Häusler Contemporary

Hubert Kiecol and Koka Ramishvili in Munich and Ingolstadt (DE)

Hubert Kiecol and Koka Ramishvili in Munich and Ingolstadt (DE)

Koka Ramishvili, »Blue over Blue N1«, 2014 | oil on canvas | 100 x 140 cm

Koka Ramishvili, »Blue over Blue N1«, 2014 | oil on canvas | 100 x 140 cm

»On the Spiritual in Art | 100 years after Kandinsky and Malevitsch«
Group show with Hubert Kiecol and Koka Ramishvili
A cooperation of Deutschen Gesellschaft für christliche Kunst e.V. (DG), München (DE) and Museum für Konkrete Kunst (MKK), Ingolstadt (DE)
Opening DG, Munich: Thursday, September 12, 2018 | 6 – 9 pm
Opening MMK, Ingolstadt: Saturday, September 29, 2018 | 7 pm
Exhibition until November 10, 2018 (DG) respectively until March 10, 2019 (MMK)

In 1912, Wassily Kandinsky’s seminal writing »On the Spiritual in Art« was published. Simultaneously, artists like Piet Mondrian and Kasimir Malevich dealt with similar ideas. They were looking for ways to represent the invisible, the transcendent, the spiritual, and they all came to a non-figurative painting style in which only color and form mattered.

More than a hundred years later, the question arises as to what relevance of this spiritual dimension has remained in non-figurative art. Concrete art has been regarded since the post-war period as a strictly mathematical direction, allegedly lacking any spiritual meaning, although its origins lie with Kandinsky and Malevich. A young generation no longer see themselves as a direct follower of such narrow style designations. Rather, they refer associatively to artists at the beginning of the twentieth century and their synaesthetic approach of shaping sound, color and movement into a work of art.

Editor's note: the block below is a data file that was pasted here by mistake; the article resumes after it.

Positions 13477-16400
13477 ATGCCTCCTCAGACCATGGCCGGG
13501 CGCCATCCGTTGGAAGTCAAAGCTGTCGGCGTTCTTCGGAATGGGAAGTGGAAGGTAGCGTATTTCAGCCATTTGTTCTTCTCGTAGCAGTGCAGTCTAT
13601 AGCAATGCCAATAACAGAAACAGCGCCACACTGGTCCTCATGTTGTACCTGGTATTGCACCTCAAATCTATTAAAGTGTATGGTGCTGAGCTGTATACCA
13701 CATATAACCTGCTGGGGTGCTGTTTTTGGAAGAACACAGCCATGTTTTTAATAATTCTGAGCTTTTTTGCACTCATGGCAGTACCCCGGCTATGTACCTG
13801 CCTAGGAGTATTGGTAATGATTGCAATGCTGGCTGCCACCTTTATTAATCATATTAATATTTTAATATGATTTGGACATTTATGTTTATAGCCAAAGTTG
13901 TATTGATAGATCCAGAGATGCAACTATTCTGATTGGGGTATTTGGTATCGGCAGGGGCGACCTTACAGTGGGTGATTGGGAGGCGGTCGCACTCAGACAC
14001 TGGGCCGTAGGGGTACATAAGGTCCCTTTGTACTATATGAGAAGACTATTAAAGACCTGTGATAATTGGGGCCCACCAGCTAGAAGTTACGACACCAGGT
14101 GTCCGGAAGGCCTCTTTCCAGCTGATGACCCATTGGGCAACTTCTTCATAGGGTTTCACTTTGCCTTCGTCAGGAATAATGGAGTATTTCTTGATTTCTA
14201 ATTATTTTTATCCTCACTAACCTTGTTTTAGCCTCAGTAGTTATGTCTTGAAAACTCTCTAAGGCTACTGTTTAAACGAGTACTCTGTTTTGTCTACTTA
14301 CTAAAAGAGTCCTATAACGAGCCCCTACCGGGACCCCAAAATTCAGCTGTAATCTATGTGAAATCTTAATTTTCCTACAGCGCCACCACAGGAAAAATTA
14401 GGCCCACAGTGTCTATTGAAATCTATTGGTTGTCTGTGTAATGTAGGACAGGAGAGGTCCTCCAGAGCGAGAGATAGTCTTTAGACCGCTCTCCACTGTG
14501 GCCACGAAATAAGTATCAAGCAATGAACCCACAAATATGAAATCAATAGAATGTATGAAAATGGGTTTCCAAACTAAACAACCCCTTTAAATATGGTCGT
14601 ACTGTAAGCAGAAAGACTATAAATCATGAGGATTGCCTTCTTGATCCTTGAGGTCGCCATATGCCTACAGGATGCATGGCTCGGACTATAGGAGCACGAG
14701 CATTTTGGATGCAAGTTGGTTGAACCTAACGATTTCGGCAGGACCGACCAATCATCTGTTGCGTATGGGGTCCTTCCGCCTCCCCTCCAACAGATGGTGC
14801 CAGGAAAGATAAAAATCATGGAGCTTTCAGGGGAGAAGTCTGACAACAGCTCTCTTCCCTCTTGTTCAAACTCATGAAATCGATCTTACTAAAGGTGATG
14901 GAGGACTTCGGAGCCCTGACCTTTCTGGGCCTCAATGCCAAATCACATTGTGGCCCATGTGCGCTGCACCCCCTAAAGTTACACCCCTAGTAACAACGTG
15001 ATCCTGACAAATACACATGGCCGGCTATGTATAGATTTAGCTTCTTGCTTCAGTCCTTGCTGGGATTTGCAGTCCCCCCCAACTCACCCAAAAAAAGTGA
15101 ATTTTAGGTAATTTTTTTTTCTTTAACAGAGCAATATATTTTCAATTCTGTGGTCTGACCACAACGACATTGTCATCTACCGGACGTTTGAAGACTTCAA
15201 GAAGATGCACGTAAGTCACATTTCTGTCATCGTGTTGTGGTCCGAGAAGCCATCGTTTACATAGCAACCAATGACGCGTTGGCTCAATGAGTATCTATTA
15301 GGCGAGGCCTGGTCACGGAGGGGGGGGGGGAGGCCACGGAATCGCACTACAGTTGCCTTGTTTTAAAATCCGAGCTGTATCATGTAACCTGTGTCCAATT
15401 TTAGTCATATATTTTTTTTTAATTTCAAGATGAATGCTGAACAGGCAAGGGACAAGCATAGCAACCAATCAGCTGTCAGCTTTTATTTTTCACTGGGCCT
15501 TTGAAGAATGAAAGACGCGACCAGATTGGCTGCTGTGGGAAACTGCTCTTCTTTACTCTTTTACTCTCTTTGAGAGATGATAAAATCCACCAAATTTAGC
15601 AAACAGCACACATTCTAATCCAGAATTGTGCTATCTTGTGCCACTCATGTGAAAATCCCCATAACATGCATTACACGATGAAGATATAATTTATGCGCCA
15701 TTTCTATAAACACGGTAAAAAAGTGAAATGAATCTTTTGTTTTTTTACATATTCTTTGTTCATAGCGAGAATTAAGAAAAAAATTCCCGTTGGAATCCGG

In DG’s and MKK’s joint exhibition, this search for the »spiritual« is to be pursued through exemplary positions of contemporary art. Unlike Kandinsky and his contemporaries, this happens today without the missionary zeal and the pursuit of a social utopia. But what connects over time is the belief in the power and magic of art.

(From the joint press release of DG and MMK)

Hubert Kiecol, »Sechs Aneinandergereihte«, 1982 | concrete | 26 x 9 x 13 cm

Hubert Kiecol, »Sechs Aneinandergereihte«, 1982 | concrete | 26 x 9 x 13 cm

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